OVERFLOW NATIONAL WILDLIFE REFUGE
Located in southeast Arkansas in Ashley County, Overflow National Wildlife Refuge was established in 1980 to protect one of the remaining bottomland hardwood forests considered vital for maintaining mallard, wood duck, and other waterfowl populations in the Mississippi Flyway. This 13,000 acre plus wetland complex consists of seasonally flooded bottomland hardwood forests, impoundments, and croplands. During the winter, a 4,000 acre greentree reservoir is created when the bottomland hardwood forests are allowed to flood. This seasonally flooded area provides a haven for mallards, wood ducks, and other waterfowl species.
This refuge is a wetland complex within the watershed of Overflow Creek which flows southerly along the length of the refuge. On the west boundary, there are only about 100 acres of uplands found on a narrow strip along the escarpment that separates the Mississippi Delta from the Coastal Plain. The majority of the refuge is bottomland hardwood forest consisting primarily of willow and overcup oaks. Willow oaks, found here in abundance, produce small acrons that are an excellent source of food for the mallards and wood ducks that make their winter home here.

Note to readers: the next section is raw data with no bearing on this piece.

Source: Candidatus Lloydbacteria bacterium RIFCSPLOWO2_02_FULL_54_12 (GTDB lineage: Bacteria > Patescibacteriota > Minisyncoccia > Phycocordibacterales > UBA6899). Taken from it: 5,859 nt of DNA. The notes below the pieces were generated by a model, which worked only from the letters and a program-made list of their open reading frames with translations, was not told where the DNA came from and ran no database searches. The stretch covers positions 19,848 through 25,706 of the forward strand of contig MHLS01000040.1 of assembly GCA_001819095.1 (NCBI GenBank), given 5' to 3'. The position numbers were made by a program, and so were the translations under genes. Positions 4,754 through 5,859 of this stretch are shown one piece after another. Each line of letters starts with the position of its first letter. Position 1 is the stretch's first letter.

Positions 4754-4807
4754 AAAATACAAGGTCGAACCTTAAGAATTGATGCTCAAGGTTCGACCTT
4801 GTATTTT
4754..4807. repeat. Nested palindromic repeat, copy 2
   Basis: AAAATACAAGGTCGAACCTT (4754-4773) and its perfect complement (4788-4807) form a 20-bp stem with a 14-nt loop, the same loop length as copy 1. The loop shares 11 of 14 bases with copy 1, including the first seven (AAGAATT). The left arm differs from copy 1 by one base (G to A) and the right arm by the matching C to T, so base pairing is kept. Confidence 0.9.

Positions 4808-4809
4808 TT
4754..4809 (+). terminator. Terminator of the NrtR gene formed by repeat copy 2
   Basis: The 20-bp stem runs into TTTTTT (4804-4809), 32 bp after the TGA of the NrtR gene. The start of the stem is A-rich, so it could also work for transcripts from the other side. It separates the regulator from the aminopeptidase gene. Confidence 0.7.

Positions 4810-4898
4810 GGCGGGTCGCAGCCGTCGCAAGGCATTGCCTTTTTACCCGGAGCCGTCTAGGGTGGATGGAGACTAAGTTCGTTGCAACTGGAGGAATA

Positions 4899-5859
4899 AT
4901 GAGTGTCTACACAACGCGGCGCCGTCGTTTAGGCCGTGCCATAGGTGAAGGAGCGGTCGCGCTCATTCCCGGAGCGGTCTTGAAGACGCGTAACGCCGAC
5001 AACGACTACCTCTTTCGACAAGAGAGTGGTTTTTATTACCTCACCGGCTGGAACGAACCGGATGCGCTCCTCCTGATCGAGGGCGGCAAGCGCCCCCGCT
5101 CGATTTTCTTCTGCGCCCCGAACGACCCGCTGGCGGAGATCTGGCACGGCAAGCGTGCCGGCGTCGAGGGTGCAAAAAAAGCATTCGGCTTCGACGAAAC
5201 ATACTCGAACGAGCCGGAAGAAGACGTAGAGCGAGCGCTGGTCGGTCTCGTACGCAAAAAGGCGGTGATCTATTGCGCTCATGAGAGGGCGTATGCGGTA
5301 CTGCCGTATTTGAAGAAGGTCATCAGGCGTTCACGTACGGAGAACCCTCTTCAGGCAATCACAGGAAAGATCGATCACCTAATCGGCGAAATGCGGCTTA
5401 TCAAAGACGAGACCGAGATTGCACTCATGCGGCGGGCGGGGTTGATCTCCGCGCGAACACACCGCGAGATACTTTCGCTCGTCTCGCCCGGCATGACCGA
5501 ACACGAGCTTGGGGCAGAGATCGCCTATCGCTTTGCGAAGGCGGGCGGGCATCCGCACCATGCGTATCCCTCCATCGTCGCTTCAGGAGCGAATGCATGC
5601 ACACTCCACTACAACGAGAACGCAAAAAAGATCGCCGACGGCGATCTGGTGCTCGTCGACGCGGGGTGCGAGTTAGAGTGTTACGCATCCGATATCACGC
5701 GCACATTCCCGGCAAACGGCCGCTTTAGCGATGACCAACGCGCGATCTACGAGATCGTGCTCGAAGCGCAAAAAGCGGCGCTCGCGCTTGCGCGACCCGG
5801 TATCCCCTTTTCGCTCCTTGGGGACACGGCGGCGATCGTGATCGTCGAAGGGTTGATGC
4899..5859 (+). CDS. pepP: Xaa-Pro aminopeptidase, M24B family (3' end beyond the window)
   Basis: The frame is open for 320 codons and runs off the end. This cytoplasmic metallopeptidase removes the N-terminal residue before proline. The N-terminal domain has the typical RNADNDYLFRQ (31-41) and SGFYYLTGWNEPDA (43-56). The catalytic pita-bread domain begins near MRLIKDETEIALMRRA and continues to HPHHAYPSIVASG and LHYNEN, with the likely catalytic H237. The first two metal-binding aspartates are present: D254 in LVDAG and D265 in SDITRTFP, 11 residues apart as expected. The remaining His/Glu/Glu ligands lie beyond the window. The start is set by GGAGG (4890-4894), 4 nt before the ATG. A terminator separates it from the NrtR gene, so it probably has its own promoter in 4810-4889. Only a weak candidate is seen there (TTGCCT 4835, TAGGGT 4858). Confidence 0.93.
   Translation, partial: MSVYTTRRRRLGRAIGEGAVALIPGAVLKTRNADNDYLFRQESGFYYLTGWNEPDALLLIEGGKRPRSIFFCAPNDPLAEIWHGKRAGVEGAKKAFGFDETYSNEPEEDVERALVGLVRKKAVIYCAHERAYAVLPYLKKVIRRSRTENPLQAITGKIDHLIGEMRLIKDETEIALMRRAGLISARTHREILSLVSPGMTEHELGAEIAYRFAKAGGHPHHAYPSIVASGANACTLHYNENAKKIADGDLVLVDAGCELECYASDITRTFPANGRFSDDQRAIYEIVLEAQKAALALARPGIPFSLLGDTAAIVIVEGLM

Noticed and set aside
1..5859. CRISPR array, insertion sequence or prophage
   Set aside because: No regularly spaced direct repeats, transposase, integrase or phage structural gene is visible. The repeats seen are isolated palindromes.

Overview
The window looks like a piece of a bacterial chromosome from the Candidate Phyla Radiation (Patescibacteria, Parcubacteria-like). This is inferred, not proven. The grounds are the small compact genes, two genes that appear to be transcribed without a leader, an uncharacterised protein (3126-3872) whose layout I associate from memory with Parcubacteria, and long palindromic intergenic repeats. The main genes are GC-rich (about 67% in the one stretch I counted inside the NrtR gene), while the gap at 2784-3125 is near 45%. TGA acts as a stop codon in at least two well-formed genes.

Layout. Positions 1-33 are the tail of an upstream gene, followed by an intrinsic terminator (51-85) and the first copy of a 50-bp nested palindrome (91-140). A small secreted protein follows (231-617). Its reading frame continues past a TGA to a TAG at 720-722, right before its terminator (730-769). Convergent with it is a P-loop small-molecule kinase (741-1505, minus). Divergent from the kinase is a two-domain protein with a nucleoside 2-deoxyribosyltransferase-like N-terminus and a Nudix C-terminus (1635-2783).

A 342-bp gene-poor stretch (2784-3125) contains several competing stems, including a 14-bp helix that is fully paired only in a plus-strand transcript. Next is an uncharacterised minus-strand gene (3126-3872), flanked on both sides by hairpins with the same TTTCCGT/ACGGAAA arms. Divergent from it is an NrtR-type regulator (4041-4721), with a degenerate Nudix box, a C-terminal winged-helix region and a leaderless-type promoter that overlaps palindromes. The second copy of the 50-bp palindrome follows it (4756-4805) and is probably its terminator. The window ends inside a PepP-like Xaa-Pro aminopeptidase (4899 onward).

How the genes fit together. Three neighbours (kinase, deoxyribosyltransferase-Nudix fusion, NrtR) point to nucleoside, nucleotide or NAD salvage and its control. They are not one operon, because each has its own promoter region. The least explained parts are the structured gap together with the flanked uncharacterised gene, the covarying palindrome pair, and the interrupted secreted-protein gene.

Throughout the refuge are a number of impoundments, where the water and the plants are managed to benefit wildlife living on the refuge, especially waterfowl. These areas, called moist soil units, are very important in excuring that there is enough food for the birds that spend the winter here. Natural foods provide essential nutrients for birds to survive the winter and nest successfully in the spring. These moist soil units, along with the croplands, and bottomland hardwoods forest provide a mix of habitats that support a variety of wildlife throughout the year.
Management activities within the refuge are conducted to enhance habitat productivity, maintain the natural qualities of the area, and provide optimum habitat for wildlife. Carefully timed flooded of the hardwood forest, commonly referred to as green-tree reservoir management, provides excellent habitat for wintering waterfowl.
Two centuries ago, the Lower Mississippi River Valley contained over 24 million acres of bottomland hardwood and swamp forests. Today, only about 4 million acres of wetland forest remain, most as islands in a sea of agriculture.
In order to relink some of these fragmented areas and improve habitat, the refuge is reforesting some areas. Many agricultural fields on the refuge are being planted with the hardwood trees that once grew here. This reforestation effort is part of a larger effort taking place throughout the Lower Mississippi River Valley. The variety of native trees planted here at Overflow National Wildlife Refuge will enhance wildlife diversity and habitat.